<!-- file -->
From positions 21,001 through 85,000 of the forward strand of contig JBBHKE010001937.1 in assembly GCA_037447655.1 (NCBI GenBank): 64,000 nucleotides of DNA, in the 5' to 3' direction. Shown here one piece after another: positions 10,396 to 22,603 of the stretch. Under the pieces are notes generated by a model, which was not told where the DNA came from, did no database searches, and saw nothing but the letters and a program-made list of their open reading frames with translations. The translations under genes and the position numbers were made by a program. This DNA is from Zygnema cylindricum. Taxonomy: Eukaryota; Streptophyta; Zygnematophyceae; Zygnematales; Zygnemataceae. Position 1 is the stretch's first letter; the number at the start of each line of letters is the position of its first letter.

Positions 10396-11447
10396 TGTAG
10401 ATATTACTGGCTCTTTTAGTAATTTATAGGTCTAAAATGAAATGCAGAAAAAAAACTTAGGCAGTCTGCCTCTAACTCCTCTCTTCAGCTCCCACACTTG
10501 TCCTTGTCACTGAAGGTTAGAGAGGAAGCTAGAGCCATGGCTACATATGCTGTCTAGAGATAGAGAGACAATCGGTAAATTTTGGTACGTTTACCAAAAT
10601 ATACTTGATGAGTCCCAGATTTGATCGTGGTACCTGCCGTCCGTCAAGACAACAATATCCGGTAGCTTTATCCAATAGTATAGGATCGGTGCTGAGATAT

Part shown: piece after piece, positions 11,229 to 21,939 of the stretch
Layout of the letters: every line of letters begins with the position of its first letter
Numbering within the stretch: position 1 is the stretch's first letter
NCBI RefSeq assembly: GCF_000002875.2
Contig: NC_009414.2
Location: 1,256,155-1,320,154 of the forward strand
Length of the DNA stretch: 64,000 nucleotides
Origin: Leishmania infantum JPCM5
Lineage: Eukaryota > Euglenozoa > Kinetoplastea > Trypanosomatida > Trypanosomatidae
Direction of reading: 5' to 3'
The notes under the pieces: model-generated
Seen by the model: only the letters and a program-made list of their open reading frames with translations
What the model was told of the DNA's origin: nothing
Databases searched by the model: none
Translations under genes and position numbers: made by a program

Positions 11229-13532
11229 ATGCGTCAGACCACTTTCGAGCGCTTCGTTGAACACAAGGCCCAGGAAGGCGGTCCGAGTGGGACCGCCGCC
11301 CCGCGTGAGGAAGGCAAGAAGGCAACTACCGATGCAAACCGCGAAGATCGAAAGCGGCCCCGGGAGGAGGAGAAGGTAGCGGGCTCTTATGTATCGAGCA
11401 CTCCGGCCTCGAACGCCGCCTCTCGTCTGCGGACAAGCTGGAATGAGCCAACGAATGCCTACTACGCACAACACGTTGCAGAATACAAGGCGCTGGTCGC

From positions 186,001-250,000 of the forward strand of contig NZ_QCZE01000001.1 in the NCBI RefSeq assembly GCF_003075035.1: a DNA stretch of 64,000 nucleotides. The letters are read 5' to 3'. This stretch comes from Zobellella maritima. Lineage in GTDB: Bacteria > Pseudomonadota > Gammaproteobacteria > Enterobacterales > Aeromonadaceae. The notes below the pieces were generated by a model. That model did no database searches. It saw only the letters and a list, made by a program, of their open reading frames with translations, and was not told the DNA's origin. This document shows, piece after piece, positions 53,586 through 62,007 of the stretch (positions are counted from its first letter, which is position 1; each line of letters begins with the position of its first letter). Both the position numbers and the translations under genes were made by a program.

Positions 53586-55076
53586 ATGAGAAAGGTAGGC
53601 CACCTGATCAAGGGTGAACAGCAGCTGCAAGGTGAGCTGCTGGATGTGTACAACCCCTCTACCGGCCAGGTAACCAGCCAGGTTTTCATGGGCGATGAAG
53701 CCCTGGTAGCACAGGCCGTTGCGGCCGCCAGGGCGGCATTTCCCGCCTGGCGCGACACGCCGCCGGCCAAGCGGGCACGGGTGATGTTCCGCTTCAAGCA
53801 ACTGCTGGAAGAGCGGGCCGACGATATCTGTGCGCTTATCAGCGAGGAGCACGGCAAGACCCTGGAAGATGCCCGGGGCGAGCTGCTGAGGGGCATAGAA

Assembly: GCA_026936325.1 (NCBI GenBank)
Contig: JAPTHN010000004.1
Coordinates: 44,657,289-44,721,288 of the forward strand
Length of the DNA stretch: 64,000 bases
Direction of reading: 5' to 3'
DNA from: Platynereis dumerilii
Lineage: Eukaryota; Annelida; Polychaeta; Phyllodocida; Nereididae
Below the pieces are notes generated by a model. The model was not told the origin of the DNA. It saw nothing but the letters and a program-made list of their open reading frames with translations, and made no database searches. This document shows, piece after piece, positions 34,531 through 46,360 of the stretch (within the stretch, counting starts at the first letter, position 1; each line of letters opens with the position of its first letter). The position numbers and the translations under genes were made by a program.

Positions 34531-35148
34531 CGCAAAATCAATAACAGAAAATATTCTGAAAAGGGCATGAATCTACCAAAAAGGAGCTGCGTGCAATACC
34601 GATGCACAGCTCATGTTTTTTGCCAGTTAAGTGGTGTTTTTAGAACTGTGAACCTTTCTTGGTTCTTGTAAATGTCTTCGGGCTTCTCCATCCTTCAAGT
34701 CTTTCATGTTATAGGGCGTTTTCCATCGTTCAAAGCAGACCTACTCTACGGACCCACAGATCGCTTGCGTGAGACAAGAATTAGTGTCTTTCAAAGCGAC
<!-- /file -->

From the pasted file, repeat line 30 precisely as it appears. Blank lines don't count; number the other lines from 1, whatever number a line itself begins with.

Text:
53701 CCCTGGTAGCACAGGCCGTTGCGGCCGCCAGGGCGGCATTTCCCGCCTGGCGCGACACGCCGCCGGCCAAGCGGGCACGGGTGATGTTCCGCTTCAAGCA